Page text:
Oline Cogdill
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On the surface, Ken Follett and Margaret Maron might seem to have little in common.

Follett, left, is a master of the international thriller and the historical drama.

Maron is master of the regional mystery, especially her series about Judge Deborah Knott set in the author’s home state of North Carolina.

Two totally different approaches to the work but each set a tone for the mysteries that brought new energy and allowed the genre to branch off in new directions.

In that regard, Follett and Maron have a lot in common, including both being named the 2013 Grand Masters by the Mystery Writers of America. The Grand Master honorees are part of the MWA’s Edgar Awards.

The finalists for the various Edgar categories will be announced in January. All the awards will be presented during the Edgar Awards banquet, which will be held at the Grand Hyatt Hotel in New York City on Thursday, May 2, 2013.

Follett has written 20 best sellers and sold more than 100 million books since he began writing in the 1970s. His first success was Eye of the Needle, a spy drama that mixed Nazis, secret codes and a lonely Englishwoman into a gripping tale. It was just the first of many novels that would be labeled enthralling.

With Eye of the Needle, Follett, in my opinion, set the stage for the new thriller, to take that genre to different heights. While I hate the term “think outside the box,” that is exactly what Follett did with Eye of the Needle.

He followed that novel up with Triple, The Key to Rebecca, The Man from St. Petersburg and Lie Down with Lions.

Sweeping is often used to describe Follett’s novels, especially his historical dramas such as Pillars of the Earth, which has been on bestseller lists for years, World Without End, and Fall of Giants.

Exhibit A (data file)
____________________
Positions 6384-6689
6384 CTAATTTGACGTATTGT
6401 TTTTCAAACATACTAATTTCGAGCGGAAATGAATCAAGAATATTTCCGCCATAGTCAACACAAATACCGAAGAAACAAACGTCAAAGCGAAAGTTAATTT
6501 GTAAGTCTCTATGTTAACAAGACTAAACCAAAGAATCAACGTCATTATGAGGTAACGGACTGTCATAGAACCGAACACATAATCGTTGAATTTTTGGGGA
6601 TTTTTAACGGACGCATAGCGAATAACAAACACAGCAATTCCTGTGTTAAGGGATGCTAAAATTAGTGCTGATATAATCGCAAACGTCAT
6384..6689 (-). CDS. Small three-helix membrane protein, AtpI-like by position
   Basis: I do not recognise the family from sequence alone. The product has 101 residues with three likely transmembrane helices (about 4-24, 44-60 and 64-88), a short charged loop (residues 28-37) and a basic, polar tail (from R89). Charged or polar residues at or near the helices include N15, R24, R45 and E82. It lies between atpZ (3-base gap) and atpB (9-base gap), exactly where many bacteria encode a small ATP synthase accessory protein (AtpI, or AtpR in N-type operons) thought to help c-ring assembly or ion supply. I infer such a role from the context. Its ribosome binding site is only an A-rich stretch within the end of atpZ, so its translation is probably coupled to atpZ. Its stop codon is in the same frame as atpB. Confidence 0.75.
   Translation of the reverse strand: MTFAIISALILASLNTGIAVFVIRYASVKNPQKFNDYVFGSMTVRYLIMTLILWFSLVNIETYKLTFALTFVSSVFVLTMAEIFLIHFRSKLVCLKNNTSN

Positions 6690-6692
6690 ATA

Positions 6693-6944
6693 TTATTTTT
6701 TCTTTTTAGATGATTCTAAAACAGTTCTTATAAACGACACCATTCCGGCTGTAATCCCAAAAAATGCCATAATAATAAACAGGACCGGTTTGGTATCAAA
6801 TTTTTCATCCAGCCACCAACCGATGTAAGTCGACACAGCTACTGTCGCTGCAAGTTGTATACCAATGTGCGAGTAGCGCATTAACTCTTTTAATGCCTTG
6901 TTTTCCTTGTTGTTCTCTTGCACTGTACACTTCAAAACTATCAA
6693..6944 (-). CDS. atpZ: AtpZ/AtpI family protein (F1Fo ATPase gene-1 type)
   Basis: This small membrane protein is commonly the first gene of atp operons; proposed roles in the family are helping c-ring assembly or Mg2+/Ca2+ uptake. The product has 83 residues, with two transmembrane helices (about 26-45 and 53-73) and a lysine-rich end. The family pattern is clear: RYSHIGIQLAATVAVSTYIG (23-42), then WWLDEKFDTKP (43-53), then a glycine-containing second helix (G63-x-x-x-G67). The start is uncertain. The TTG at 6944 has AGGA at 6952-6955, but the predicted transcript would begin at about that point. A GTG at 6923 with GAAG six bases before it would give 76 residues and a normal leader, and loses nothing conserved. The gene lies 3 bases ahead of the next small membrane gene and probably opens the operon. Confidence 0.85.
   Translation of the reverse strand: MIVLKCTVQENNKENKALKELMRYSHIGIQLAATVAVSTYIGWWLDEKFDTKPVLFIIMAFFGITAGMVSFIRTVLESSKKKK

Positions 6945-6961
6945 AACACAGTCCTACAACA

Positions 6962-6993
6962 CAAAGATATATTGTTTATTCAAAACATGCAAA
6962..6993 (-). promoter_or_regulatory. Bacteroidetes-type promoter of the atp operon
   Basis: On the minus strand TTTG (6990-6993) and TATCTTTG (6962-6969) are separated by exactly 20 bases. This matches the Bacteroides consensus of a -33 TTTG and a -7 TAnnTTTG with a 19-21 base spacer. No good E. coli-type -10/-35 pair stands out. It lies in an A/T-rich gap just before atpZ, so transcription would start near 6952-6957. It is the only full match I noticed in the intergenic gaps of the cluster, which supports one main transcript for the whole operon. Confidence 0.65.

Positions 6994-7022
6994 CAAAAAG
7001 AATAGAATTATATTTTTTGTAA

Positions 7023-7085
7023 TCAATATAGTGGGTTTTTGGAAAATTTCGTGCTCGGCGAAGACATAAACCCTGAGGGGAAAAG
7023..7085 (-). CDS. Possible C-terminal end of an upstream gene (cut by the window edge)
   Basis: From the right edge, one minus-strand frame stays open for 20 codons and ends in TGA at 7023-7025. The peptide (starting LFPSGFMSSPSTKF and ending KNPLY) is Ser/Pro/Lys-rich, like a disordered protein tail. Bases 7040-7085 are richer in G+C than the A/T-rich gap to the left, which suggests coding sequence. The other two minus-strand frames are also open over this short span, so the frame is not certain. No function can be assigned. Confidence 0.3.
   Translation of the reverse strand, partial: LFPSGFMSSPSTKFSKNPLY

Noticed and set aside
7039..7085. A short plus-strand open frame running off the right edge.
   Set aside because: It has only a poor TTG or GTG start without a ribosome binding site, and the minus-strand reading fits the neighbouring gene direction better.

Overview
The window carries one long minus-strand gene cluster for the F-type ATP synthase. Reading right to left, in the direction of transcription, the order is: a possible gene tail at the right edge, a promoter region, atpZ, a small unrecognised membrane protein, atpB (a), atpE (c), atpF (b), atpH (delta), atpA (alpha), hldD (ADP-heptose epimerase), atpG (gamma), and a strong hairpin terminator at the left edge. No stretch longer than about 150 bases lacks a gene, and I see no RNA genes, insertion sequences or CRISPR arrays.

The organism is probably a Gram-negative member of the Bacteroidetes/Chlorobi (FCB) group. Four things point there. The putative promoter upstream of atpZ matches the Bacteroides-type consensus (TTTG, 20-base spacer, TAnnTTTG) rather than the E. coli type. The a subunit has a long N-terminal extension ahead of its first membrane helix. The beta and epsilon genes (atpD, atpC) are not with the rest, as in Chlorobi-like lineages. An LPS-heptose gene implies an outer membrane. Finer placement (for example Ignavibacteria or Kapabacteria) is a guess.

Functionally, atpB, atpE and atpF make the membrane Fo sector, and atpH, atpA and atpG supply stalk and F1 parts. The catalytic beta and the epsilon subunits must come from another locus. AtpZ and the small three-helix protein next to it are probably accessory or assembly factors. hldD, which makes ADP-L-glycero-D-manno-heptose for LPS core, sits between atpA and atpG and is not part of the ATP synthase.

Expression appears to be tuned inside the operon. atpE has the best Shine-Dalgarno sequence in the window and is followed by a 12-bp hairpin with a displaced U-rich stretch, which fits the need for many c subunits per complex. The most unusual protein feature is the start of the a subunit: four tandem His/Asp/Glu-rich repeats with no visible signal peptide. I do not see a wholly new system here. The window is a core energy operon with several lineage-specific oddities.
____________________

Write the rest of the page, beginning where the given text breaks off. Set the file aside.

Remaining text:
His most recent is Winter of the World, his follow up to Fall of Giants about the heroism and honor of World War II, and the dawn of the atomic age.

Starting with her brilliant Bootlegger’s Daughter in 1992, Margaret Maron changed the face of the regional thriller.

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Certainly the genre was filled with regional mysteries before, but Maron set the stage for a deeper look at cities and states. Maron showed how place affects the characters and that small towns have a pull on its residents that is just as strong as major metro areas. The world didn’t have to revolve around New York or Los Angeles. And there was just as much crime and nastiness in small towns as any big city.

Judge Deborah Knott’s massive family, their closeness and their differences gave readers an insight to their own lives. I am an only child, but grew up surrounded by cousins, and I could relate to Knott’s family issues. Knott’s closeness to her father echoed my own close relationship with my now deceased parents.

Honoring Ken Follett and Margaret Maron makes perfect sense.

In other news about the Edgar Awards, the 2013 Ellery Queen Award will be given to Johnny Temple, founder and editor of Akashic Books. The Ellery Queen award is given to editors or publishers who have distinguished themselves by their generous and wide-ranging support of the genre. Akashic publishes the Noir series of short stories, which, in my opinion, is one of the best ideas for short story collections. Each collection, whether it be San Francisco Noir, Brooklyn Noir, Kansas City Noir, New Orleans Noir, etc., brings insight to the different regions.

The 2013 Raven Award has two honorees.

The Mysterious Galaxy Bookstore in San Diego and Redondo Beach, California, will receive the Raven, which was established in 1953 to recognize outstanding achievement in the mystery field outside the realm of creative writing.

According to MWA, the Mysterious Galaxy in San Diego was opened by Terry Gillman, Maryelizabeth Hart and Jeff Mariotte in 1993. The bookshop has not only served their customers, but has contributed to their community with several successful literacy programs benefiting local schools, libraries and businesses. In 2011, they opened the Redondo Beach store, in the greater LA area.

The other Raven honoree is journalist Oline Cogdill. Yes, that’s right. Me. My reviews, blogs and author profiles appear, obviously in Mystery Scene. I also review for the Sun Sentinel in Fort Lauderdale and those reviews are syndicated around the world.

I have it on pretty good authority that I am thrilled beyond words.

Mystery Scene congratulations all the honorees.
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Comments   

0 #1 Tim Davis 2012-12-05 21:10
As we used to say in my previous career, Oline, "Bravo Zulu." Confused? Those two words are a simple mystery to solve (i.e., translate).
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